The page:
With an estimated 70,000 or more books written about World War II, it is difficult to provide a fresh perspective, but Nick Wynne and Joe Knetsch, a Tallahassee writer and historian, manage to pull it off in “Cousin Bob: The World War II Experiences of Robert Morris Warren.”
In reading the early chapters of this book, it soon became apparent that the story involves more than a chronicle of key European battles from a soldier’s perspective.
Wynne, who lives in Rockledge, Florida, and Knetsch seeks to understand why a middle-class Jewish man (Warren), a practicing Detroit attorney, would choose to enlist as a common private in the Army infantry when he could have easily received an officer’s commission.
The book provides valuable context in Depression-ridden Detroit and covers the political and movements of the time.
The idea for the book came about during the peak COVID pandemic. In early 2021, Wynne’s wife Debra was going through papers from her late father and found a cache of 33 letters from a close family friend, Robert Morris Warren, known affectionately as “Cousin Bob.”
Warren had been a decorated World War II soldier, political activist and prominent Detroit lawyer.
“On the surface, there was little to distinguish this small collection of letters from hundreds of others I have seen during a 50-year career as a professional historian,” wrote Wynne, “but as I read them, I remembered conversations I had with my father-in-law about growing up in Detroit, and about the people he had known.”
Wynne enlisted the help of fellow historian and author Knetsch, who has Michigan roots. Knetsch soon realized that his father served in the same Army unit as Warren, so his interest was piqued. One of their goals for the book was to skillfully provide a context for “understanding the haphazard writing of correspondence during times of stress.”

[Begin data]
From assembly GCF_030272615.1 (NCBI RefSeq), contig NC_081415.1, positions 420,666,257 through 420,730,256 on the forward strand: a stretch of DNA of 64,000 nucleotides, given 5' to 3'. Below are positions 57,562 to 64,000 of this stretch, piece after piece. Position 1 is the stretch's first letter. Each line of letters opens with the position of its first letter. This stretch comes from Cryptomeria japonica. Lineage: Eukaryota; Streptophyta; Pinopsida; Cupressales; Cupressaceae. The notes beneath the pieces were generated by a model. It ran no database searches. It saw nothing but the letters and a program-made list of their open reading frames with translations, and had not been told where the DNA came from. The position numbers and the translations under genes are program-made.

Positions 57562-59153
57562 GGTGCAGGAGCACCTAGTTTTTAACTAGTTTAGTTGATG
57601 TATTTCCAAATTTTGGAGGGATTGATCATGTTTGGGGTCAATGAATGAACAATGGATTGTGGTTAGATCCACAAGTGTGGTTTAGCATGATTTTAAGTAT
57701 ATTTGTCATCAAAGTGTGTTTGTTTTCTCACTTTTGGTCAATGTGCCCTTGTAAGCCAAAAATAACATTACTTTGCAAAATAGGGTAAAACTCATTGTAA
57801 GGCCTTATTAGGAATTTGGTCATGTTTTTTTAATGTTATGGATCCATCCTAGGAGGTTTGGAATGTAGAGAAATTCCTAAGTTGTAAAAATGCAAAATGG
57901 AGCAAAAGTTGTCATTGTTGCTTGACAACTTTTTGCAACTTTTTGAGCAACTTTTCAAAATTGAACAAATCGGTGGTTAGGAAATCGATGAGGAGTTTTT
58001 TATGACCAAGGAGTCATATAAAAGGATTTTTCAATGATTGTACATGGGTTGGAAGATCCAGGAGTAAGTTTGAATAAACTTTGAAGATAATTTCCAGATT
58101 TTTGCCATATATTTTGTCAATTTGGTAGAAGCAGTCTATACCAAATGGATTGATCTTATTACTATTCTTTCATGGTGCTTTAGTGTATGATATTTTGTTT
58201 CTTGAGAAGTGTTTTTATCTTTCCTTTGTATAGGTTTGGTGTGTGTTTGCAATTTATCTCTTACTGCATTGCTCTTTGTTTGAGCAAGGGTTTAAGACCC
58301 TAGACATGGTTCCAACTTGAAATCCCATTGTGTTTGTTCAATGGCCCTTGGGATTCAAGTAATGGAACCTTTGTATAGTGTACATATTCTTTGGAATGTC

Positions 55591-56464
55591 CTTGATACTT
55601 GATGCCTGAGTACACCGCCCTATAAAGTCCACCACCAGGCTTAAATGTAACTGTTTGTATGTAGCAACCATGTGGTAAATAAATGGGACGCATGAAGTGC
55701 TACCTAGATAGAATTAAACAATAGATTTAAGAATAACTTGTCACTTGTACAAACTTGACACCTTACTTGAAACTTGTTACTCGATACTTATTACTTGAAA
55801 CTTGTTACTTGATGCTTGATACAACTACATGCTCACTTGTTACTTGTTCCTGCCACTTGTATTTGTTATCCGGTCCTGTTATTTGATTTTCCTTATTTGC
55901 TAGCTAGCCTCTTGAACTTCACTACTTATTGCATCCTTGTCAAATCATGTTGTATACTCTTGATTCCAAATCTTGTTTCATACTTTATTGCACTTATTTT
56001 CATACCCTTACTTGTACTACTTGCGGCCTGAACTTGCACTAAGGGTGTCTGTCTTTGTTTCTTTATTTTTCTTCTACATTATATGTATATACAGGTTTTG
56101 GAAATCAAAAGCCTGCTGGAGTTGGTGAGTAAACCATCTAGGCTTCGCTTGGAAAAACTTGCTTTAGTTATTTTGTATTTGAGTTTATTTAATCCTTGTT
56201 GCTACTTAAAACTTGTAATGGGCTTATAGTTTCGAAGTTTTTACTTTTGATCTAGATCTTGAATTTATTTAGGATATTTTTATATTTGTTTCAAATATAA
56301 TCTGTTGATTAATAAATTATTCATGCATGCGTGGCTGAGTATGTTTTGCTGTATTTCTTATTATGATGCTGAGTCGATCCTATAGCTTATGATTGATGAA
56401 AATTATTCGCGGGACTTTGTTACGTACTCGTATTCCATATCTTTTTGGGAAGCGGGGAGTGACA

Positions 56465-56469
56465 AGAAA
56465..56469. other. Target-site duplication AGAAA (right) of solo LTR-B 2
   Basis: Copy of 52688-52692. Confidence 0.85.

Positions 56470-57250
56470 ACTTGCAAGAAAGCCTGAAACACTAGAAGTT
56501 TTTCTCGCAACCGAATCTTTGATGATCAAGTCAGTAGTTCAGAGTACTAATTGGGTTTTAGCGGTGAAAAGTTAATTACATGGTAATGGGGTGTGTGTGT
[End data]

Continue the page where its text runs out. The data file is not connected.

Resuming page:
As covered in the book, Detroit in the 1930s was rife with unemployment, food shortages, and labor and race riots.
If not for the New Deal “make work” programs, food assistance and the planting of public “thrift gardens,” Michigan and possibly the rest of the county might have suffered a complete economic breakdown. With the onset of world war, however, Detroit quickly recovered and became the “Arsenal of Democracy.”
Like more than 6,000 other Jewish men and women in the Detroit area, Warren heeded the call to join the American military, despite the risk of death if captured by Nazis and prejudice from fellow soldiers. I won’t detail here why Warren joined as a private since I will leave that for the reader to determine, but he received his basic training at Fort McClellan, Alabama, in 1943.
“The sole moving objective of our officers & teachers which runs through every moment of our training is to convert raw, untrained civilians into hardened military killers in the shortest time,” wrote Warren. “The result is vigorous training. But regardless of how tough the training is, it is good to see that the officers training us are bent on victory.”
After basic training, Warren was shipped to Italy as part of replacement units in the Seventh Army. Of the Italian people, Warren wrote, “Most people are beaten, downhearted, sick. They see their country in ruin & humbled in the eyes of everyone.”
Warren was part of the successful effort to break through the German lines and capture Rome.
During Warren’s letters of campaigns in Italy, France and southern Germany, Wynne and Knetsch skillfully put each battle into perspective and how they furthered the goal of ultimately crushing Nazi Germany. But Warren’s words bring everything down to earth from a soldier’s perspective.
Upon reading a letter from a friend who stated that he was glad France was being retaken without opposition, Warren wrote in response, “As I read this, lying in my hole counting the shells falling around, all this produced from me was an ironic, sardonic laugh. It seems there are some ‘unopposing’ suicidal last stands and some ‘unopposing’ refusals of our surrender ultimatums and many other things I can recall.”
He described the German opposition as “tenacious” and he wrote little during this time since he was on the front lines in deadly village to village fighting.
In command of a mortar squad, Warren was awarded the country’s second highest honor for bravery, the Distinguished Service Cross.
But “Cousin Bob” gives us an often gripping glimpse of life and death behind the medal, a must-read for those seeking a greater understanding of the Second World War as fought in Europe in 1944 and 1945.
“Cousin Bob” is available in local bookstores.
Doug Alderson is the author of 15 published books about history and natural history. He is also president-elect of the Tallahassee Writers Association. For more information, log onto www.dougalderson.net.
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